The history of American military intervention in faraway lands has been pockmarked mostly by failures after World War II. Its latest adventure in raining 59 tomahawk missiles on a Syrian airbase suspected to have been the source of a chemical attack on a rebel-held province could be another geopolitical mess and a possible slide into another war that the Americans do not want. The missile strikes of Friday were intended to send a message from the new occupant of the White House who will not tolerate misadventures like a murderous sarin nerve gas attack, which killed in their beds sleeping children too.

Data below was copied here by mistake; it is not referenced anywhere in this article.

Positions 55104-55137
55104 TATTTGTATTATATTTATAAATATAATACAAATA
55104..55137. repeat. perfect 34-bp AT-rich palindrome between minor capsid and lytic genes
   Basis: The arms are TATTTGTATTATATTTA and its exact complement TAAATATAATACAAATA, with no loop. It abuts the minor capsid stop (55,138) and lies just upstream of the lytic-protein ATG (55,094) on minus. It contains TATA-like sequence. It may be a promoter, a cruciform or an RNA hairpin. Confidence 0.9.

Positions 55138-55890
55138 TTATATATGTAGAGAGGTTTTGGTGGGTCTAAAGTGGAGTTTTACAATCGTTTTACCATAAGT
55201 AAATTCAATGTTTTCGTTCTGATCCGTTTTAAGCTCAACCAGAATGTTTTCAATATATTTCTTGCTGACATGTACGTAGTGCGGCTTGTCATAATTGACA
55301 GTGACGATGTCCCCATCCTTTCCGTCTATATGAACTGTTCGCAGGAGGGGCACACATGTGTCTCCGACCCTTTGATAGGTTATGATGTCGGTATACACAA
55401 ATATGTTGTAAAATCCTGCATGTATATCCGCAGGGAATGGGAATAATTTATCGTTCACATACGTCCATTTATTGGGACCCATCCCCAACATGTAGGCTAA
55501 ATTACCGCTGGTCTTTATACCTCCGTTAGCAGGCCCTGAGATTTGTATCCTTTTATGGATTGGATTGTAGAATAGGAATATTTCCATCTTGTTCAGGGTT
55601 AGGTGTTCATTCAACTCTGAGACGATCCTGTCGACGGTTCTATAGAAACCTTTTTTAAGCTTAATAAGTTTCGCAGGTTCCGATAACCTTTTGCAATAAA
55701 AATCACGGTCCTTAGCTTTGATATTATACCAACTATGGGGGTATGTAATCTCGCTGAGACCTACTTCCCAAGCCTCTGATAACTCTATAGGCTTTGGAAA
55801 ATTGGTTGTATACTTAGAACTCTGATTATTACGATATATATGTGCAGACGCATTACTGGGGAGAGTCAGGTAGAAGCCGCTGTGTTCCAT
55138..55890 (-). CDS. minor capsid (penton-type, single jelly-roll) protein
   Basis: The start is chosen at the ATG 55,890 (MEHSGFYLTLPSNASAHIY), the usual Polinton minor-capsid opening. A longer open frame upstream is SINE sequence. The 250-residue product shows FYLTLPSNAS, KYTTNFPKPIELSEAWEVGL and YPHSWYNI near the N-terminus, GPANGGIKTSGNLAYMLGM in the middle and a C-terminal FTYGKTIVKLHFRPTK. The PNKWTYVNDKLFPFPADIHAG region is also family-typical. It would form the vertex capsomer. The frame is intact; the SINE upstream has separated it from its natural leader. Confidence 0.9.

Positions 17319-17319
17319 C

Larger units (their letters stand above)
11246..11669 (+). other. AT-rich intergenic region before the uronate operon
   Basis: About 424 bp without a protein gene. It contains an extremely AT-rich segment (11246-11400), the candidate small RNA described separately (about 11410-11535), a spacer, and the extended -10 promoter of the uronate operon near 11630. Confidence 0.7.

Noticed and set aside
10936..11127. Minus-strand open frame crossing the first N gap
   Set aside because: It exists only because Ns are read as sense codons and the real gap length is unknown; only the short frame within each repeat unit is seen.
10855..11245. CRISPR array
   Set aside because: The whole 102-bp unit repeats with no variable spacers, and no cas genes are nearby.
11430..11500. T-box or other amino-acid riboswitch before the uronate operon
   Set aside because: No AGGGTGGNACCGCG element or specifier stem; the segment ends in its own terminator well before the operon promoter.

The question here is whether the evidence was irrefutable enough to fix the attack on Bashar-al-Assad’s air force, or is there any credence at all to the Russian claim that ISIS may have had access to the evil stockpile and may have delivered it with the newfound drone capabilities. Assad may have been emboldened by recent American pronouncements that they can do nothing about his presence in the Syrian melting pot in which no one is really quite sure as to who is fighting whom and why. The Assad regime may have killed half a million people in the last six years as Barack Obama vacillated. The propensity of the global policeman to rain bombs or induce attacks on the Middle East at the slightest provocation has not changed. The world must be concerned at this. The major powers have built up a huge record of inciting regional conflicts or messing up existing ones.